Walter Extra Survives Midair At NBAA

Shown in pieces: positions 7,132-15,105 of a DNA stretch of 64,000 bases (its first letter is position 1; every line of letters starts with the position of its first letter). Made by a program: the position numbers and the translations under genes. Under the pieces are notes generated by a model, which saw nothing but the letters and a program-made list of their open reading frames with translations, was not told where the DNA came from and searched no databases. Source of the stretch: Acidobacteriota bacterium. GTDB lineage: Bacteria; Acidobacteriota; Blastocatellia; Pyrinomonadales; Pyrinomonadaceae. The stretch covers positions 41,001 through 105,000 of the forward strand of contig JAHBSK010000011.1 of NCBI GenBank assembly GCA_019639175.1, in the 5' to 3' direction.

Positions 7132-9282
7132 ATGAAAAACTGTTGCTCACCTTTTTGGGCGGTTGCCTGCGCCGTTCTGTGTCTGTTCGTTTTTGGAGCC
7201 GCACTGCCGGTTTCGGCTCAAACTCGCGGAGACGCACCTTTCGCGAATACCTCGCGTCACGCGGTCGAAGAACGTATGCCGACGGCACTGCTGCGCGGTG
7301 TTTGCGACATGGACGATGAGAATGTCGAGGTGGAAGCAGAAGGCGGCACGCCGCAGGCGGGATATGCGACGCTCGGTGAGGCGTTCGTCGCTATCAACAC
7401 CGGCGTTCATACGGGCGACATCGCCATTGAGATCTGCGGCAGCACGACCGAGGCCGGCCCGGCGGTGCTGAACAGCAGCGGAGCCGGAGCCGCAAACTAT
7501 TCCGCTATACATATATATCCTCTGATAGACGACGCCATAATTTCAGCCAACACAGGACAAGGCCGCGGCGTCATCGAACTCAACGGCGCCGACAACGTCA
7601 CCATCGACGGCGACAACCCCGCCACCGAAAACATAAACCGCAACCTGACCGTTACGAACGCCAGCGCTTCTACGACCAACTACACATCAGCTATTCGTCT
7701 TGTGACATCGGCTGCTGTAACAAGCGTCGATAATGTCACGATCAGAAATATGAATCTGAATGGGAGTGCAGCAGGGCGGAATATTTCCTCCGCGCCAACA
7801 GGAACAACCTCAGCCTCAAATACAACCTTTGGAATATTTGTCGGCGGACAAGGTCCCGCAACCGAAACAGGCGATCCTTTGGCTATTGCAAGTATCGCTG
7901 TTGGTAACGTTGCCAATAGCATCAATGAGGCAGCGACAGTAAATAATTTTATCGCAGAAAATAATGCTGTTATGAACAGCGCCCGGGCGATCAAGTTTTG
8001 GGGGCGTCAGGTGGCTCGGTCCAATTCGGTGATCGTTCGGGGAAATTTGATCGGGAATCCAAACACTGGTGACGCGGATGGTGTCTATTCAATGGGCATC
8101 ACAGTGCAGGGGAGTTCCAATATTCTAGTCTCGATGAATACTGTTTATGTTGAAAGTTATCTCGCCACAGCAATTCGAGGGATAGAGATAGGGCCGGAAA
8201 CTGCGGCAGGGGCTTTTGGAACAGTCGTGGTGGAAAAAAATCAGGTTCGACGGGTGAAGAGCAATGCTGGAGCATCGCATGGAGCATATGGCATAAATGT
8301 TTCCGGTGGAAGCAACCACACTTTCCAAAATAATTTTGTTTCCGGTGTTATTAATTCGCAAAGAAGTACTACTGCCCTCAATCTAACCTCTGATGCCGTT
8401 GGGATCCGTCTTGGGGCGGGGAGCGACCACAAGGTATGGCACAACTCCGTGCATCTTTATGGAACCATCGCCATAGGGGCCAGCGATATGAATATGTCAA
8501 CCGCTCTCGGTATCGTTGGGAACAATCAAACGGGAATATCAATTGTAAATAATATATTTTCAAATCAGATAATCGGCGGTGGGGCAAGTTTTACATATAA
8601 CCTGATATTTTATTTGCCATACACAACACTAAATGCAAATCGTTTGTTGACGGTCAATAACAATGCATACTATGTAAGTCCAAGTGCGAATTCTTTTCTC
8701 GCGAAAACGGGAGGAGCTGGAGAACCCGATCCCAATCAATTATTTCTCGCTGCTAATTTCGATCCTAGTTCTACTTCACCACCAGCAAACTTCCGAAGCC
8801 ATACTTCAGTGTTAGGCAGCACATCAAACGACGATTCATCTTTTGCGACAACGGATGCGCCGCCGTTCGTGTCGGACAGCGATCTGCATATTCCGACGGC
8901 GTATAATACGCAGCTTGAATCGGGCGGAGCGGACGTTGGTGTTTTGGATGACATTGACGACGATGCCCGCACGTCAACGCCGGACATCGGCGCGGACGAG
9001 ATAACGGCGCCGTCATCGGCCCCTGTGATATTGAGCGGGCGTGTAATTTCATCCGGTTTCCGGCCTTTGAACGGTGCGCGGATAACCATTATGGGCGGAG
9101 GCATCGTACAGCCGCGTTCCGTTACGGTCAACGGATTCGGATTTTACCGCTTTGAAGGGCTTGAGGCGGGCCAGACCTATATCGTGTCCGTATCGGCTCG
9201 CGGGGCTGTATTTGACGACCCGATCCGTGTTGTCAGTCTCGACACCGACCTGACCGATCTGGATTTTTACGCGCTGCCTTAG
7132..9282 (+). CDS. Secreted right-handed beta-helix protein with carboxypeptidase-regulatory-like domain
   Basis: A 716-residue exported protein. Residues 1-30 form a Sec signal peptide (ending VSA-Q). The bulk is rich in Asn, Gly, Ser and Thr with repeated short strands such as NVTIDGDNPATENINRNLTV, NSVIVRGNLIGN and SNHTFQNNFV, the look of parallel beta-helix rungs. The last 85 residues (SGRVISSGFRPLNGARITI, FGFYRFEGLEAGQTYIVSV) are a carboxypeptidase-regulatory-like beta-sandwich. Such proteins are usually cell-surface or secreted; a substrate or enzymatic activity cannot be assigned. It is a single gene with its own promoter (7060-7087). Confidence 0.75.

The folks at Extra Aircraft claim NBAA was a success but they also found themselves with a scary scenario on the way to the annual event. The prototype of the company's entry to the high-performance touring/business market very nearly became a tragic NTSB statistic, taking the celebrated founder of the company, Walter Extra, with it. Extra, whose German company is synonymous with high-performance aerobatic aircraft, was at the controls of the EA-500 when a wingtip passed through the propeller arc of a Cessna 182 accompanying his and another Extra aircraft to the National Business Aircraft Association (NBAA) convention held October 7-9 in Orlando. Extra's U.S. President Ken Weaver said Extra "heard a noise" and advised the other aircraft he was turning back to St. Augustine, where the trio had left a few minutes earlier. All three aircraft landed safely and a nick was discovered on a wingtip fairing of the Extra 500. Weaver said the fairing is a cosmetic part made of composite. He said technicians "mixed up some goop" and had the fairing fixed in minutes. With a little blast of paint, the aircraft was airworthy (and show-worthy) again and the entourage headed for Orlando the next day, presumably with a little more separation. Weaver said the incident occurred while Extra was moving from one side of the 182, piloted by a company official, to the other and he simply misjudged the distance. Weaver said he couldn't explain why the trio was in such tight formation. "We aren't the Blue Angels," he said. The mishap was reported to the NTSB and German authorities (where the 500 is registered) and no further investigation is anticipated. According to Weaver, the 182's propeller was nicked with minor deformity on the outboard blade tips. Also, per the engine manufacturer's recommendation following any impact or sudden engine stoppage, the engine is being torn-down and inspected for any internal damage.